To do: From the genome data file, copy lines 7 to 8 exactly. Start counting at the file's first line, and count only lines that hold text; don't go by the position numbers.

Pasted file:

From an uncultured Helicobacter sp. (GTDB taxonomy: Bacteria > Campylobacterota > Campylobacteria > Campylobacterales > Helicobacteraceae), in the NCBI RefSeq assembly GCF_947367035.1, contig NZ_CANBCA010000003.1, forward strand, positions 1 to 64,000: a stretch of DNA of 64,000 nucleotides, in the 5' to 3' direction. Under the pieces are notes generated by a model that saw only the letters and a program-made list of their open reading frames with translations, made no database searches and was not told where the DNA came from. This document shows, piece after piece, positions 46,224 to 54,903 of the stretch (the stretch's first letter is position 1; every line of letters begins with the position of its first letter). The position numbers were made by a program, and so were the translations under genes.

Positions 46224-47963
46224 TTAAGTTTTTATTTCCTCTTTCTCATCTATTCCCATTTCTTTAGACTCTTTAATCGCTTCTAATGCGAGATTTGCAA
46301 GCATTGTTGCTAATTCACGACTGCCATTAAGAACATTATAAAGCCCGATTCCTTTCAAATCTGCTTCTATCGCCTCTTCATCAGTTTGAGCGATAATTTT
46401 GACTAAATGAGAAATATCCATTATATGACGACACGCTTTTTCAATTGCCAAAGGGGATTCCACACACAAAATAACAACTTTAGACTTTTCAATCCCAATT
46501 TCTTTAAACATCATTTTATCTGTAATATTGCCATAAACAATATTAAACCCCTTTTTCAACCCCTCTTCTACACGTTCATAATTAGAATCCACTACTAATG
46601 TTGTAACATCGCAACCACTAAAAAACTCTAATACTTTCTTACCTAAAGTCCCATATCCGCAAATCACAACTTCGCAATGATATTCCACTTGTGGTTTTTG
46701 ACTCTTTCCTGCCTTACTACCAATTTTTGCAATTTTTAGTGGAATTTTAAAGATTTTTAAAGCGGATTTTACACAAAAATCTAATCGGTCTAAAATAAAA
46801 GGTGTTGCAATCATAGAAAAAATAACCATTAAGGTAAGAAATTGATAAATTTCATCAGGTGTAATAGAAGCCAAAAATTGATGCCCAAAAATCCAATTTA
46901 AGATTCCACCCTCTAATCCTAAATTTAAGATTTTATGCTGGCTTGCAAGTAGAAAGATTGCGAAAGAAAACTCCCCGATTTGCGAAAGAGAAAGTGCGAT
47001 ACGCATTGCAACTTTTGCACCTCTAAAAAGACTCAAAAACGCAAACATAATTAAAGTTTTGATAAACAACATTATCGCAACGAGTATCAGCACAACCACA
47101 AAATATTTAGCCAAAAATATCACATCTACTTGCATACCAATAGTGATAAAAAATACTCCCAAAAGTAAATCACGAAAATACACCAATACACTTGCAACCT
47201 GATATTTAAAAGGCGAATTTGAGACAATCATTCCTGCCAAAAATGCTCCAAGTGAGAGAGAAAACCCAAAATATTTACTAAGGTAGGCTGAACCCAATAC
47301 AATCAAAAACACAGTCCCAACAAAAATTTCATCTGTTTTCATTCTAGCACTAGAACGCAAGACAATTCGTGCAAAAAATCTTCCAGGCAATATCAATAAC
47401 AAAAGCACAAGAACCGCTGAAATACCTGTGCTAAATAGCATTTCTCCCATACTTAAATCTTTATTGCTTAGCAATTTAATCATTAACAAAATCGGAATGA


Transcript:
46601 TTGTAACATCGCAACCACTAAAAAACTCTAATACTTTCTTACCTAAAGTCCCATATCCGCAAATCACAACTTCGCAATGATATTCCACTTGTGGTTTTTG
46701 ACTCTTTCCTGCCTTACTACCAATTTTTGCAATTTTTAGTGGAATTTTAAAGATTTTTAAAGCGGATTTTACACAAAAATCTAATCGGTCTAAAATAAAA